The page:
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20 user 3 critic

Uncle Tom's Cabin (1927)

TV-PG | | Drama, History | 2 September 1928 (USA)
Slavery tears apart a black family in the South before the start of the Civil War.

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(from the story by), (continuity) (as Harvey They) | 2 more credits »
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Cast

Cast overview, first billed only:
...
Eliza
...
Arthur Edmund Carewe ...
George Harris (as Arthur Edmund Carew)
...
...
Cassy
...
Topsy
...
Eva
Lassie Lou Ahern ...
Little Harry
...
Lawyer Marks
Adolph Milar ...
Mr. Haley
J. Gordon Russell ...
Loker (as Gordon Russell)
Gertrude Howard ...
Aunt Chloe
...
Mr. Shelby
Vivien Oakland ...
Mrs. Shelby
...
Augustine St. Claire
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Storyline

Slavery tears apart a black family in the South before the start of the Civil War.

Plot Summary | Add Synopsis

Taglines:

Greatest Human Drama Ever Screened! See more »

Genres:

Drama | History

Certificate:

TV-PG
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Details

Country:

Language:

Release Date:

2 September 1928 (USA)  »

Also Known As:

A Cabana do Pai Tomás  »

Filming Locations:

 »

Box Office

Budget:

$1,500,000 (estimated)
 »

Company Credits

Production Co:

 »
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Technical Specs

Runtime:

| (Kino Print) | (edited) (1958 re-release)

Sound Mix:

| (Movietone) (musical score and sound effects)

Aspect Ratio:

1.33 : 1
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Did You Know?

Trivia

Film debut of Virginia Grey. See more »

Connections

Spoofed in Past Perfumance (1955) See more »

Soundtracks

Going Home, Going Home
(uncredited)
Traditional Negro spiritual
Played in the score
Also sung by offscreen voices
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User Reviews

 
Does No Justice to the Book
17 April 2010 | by (United States) – See all my reviews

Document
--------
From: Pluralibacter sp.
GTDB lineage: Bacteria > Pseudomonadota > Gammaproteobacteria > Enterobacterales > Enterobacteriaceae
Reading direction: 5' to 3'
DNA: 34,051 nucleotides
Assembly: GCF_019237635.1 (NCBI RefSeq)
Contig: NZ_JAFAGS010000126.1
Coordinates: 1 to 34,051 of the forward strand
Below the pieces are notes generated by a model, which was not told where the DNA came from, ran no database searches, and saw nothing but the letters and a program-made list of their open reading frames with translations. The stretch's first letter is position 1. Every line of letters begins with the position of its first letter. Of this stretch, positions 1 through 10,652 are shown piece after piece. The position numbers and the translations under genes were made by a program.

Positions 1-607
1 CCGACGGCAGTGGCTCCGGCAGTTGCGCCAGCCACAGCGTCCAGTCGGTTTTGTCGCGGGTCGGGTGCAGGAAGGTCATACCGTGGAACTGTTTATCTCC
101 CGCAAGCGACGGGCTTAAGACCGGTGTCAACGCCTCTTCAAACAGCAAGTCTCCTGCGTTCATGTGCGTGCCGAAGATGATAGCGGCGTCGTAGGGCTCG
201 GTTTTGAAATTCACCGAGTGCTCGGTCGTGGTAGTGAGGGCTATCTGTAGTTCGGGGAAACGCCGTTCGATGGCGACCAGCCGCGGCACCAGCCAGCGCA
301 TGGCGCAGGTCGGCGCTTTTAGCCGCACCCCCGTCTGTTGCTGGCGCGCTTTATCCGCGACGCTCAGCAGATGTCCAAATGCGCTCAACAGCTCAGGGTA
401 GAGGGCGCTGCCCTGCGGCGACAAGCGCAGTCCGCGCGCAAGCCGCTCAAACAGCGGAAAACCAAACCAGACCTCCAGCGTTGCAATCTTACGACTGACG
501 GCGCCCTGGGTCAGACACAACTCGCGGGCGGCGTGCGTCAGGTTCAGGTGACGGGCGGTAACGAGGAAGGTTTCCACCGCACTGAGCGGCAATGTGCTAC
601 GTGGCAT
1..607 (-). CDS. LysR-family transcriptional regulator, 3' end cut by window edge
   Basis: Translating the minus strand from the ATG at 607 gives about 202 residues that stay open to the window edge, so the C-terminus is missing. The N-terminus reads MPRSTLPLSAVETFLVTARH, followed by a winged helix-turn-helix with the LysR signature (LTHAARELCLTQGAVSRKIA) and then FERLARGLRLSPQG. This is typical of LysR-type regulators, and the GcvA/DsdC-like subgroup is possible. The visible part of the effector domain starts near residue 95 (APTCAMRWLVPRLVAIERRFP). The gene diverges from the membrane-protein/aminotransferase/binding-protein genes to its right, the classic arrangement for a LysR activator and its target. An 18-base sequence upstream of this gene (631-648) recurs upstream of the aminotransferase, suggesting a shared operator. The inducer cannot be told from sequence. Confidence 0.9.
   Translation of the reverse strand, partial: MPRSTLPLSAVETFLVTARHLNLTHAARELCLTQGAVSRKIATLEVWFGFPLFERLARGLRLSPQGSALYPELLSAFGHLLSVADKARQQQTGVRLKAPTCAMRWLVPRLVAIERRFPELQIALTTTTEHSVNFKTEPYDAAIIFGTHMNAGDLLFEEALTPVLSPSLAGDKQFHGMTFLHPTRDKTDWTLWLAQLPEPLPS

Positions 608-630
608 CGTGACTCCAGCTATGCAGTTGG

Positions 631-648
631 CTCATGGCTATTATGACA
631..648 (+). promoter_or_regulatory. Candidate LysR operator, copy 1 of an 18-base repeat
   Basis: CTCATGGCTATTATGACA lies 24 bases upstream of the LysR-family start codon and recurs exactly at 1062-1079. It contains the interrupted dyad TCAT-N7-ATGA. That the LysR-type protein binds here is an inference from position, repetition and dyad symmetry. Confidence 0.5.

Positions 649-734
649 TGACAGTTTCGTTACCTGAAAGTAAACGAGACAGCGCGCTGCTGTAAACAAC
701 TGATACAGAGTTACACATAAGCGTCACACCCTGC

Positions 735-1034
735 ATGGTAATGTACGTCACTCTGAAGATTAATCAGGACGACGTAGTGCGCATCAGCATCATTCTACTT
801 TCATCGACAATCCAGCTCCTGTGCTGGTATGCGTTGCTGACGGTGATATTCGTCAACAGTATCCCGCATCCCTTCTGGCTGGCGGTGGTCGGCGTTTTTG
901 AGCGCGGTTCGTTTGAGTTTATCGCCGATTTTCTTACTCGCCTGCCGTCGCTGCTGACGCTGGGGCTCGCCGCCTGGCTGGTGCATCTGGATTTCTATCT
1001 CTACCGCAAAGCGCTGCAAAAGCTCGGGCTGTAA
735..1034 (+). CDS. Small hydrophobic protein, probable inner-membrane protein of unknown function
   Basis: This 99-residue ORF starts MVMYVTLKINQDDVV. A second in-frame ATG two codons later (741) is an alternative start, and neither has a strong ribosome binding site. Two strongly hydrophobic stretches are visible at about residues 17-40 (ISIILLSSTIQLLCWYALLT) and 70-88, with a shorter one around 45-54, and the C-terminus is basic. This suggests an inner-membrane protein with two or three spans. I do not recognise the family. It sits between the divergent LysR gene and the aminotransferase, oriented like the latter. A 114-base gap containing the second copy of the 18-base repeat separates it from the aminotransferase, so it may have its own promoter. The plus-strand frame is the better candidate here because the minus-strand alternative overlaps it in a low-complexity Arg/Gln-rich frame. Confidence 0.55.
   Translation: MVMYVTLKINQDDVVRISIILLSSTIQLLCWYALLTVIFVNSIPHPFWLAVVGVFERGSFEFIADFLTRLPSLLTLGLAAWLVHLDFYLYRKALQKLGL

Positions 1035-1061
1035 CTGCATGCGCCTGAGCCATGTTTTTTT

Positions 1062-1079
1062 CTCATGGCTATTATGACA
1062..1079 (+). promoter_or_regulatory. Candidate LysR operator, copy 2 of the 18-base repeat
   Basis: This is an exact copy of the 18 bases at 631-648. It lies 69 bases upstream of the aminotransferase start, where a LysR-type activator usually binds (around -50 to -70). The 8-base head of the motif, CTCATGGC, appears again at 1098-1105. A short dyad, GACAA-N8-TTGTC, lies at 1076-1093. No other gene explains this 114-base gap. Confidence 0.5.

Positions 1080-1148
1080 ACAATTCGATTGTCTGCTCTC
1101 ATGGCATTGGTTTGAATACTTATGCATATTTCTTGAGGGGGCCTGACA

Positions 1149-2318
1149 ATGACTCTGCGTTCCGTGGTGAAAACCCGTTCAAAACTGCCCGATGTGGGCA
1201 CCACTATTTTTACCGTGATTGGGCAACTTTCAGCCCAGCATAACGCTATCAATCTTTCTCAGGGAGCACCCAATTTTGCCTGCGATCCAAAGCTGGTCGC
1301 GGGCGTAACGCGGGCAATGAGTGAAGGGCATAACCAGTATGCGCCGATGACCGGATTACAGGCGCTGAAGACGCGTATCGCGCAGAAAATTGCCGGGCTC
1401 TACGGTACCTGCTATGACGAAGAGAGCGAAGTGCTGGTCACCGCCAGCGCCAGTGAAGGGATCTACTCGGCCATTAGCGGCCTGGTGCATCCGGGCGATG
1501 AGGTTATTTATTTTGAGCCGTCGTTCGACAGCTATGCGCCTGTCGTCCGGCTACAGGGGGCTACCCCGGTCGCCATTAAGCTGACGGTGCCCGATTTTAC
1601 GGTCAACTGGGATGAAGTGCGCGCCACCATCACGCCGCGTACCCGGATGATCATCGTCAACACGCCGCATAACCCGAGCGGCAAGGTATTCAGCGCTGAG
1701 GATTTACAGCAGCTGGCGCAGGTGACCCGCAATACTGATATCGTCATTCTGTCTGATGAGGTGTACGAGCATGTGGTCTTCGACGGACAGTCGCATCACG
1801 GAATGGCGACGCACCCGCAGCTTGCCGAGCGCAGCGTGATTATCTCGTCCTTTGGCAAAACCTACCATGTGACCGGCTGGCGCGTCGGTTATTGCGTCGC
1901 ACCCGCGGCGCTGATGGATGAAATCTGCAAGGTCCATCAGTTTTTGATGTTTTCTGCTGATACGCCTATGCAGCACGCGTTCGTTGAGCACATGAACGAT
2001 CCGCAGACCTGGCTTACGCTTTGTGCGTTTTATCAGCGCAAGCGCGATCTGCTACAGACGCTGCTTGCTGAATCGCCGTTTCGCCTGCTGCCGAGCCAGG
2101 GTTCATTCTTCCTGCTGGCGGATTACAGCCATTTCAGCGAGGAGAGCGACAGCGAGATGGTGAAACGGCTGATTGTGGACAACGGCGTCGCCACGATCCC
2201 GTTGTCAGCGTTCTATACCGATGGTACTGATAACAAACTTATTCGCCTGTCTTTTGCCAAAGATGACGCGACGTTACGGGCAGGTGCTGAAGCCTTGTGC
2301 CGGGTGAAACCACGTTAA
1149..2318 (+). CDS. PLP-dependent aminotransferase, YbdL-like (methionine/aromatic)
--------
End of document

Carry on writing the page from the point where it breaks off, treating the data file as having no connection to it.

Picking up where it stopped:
This movie is the origin of the stereotypical "Uncle Tom" not Stowe's novel. The three dimensionality of the characters in the novel is virtually stripped away in this movie version. The awkward "smiles" and inappropriate laughter of the black characters caters to the post-Reconstruction mentality of the re-claimed South. Stowe's novel has a much more realistic treatment of characters from both regions. The poignant scene between Topsy and Eva is rendered cartoons in the movie. The faith connection between Tom and Eva is completely absent from the movie, yet one cannot appreciate the true nobility of their characters without seeing this bond between them brought about by a shared love of the world beyond. This movie does not properly capture the traditional paternalistic objectification of the slaves that the Master Shelby takes for granted and haunts Mrs. Shelby nor does it capture the "enlightened" position of Augustine St. Clare, who still is not moved to actually free his slaves until it is too late. George and Eliza's "priveliges" are virtually ignored in the movie, hence the contrast with these and the definitive reinforcement of their slave status at critical moments is lost. Legree is more of a Grimm-like ogre than the unbelievably inhumane monster of a man he is in the novel. This is a Jim Crow movie, Stowe's is not a Jim Crow novel. The South lost the war, but it won with this movie. It is a distant cousin to Griffith's "Birth of a Nation."


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